Screening for risk of Down syndrome (Trisomy 21), Trisomy 18, and Trisomy 13
Invasive tests: amniocentesis and CVS; these are the most accurate tests and considered diagnostic.
Non-invasive screening tests:
- Cell-free DNA (maternal blood test)
- Detection rate of 99% with a less 1% false positive rate
- First trimester screen (US and maternal blood test)
- Detection rate of 85% with a 5% false positive rate
If there is a positive screen, further testing may be recommended, such as invasive tests, Level 2 US, or MFM referral. This screening is recommended during each pregnancy.
May–Grant Recommends these screening tests:
- Ultrasound at 12-13.6 weeks gestation
- Cell-free DNA testing (NIPS) at the same time. If the testing is cost prohibitive, blood work for the 1st trimester screen can be done instead. If you are pregnant with twins, we may recommend the first trimester screen blood work instead of the NIPS.
Genetic Carrier Screening:
A genetic carrier is an individual who usually shows no signs of a genetic disease but may pass those genes on to a child. If that child is conceived with a partner who is also a carrier for the same genetic disorder, the child may be at high risk to have the disease. The likelihood of having a positive test result increases as more conditions are tested for, however, the chances of conceiving a child with the disease are still low.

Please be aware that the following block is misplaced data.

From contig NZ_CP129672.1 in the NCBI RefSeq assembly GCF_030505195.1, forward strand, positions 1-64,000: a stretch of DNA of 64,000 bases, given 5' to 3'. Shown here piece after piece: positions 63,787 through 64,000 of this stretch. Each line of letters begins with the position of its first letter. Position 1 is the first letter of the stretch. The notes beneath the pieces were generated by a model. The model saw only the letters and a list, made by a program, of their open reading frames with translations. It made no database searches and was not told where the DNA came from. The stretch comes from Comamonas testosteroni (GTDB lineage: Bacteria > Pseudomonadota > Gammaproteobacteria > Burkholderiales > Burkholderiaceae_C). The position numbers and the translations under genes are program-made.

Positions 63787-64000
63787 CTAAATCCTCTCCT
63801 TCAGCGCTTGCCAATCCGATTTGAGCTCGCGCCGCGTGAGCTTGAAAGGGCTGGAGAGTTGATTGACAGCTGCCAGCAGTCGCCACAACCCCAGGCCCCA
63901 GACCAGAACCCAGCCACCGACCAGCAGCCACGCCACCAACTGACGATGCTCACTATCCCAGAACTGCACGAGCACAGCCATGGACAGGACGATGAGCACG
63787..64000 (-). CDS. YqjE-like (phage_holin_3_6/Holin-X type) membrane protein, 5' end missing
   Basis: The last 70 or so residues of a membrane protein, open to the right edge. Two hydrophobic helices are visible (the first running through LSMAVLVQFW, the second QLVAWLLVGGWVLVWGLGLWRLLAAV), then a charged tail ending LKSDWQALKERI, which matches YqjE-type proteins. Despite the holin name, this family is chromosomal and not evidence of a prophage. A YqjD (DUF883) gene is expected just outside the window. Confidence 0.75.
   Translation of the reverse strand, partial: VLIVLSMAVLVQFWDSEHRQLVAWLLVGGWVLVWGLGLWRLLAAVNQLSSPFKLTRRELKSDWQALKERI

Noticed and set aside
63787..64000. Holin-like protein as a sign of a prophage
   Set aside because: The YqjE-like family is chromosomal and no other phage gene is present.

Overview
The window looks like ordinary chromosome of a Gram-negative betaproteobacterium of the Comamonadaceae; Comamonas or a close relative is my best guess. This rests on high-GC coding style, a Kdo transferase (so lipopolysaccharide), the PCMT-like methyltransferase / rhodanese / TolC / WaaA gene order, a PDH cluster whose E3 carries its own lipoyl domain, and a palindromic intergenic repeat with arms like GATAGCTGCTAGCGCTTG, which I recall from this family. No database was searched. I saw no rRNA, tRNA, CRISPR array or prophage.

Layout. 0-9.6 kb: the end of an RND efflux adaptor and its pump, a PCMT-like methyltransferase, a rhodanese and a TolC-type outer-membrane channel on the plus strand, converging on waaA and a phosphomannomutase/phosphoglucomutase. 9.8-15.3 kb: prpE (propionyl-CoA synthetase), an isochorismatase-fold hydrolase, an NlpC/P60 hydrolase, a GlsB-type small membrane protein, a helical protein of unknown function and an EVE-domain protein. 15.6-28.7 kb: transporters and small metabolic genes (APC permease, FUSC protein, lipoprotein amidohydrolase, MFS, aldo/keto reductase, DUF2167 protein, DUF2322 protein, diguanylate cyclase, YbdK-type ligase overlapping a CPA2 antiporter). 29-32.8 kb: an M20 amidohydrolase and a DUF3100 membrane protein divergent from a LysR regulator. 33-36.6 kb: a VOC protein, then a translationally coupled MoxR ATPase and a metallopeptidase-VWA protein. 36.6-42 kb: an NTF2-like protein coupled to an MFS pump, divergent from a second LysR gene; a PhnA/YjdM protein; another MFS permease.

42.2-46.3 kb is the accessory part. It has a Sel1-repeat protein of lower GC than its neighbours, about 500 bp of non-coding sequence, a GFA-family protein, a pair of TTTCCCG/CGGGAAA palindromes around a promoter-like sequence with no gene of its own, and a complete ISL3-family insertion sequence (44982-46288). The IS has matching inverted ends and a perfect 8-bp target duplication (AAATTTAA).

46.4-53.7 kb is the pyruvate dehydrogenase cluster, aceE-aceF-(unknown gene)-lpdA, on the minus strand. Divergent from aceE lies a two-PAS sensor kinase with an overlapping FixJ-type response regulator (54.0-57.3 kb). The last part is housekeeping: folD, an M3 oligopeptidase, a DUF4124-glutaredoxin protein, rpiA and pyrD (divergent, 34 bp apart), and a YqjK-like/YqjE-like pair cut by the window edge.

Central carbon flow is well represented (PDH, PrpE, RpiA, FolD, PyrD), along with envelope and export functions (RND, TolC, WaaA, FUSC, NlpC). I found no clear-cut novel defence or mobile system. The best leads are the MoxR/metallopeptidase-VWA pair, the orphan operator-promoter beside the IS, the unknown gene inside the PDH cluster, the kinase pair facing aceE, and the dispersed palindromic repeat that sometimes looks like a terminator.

This screening is generally a one-time screening which can be done anytime (ideally before pregnancy). If new mutations are identified in the future, new testing could be recommended. If there is a positive result, a referral to genetic counseling will be made.
Insurance coverage may vary, so please discuss anticipated coverage and out-of-pocket costs with your insurance company.
- Non-Invasive prenatal screen (NIPS) / cell-free DNA
- Carrier Screening
- First trimester screen:
76813 (ultrasound portion – single baby)
76814 (ultrasound portion – twins)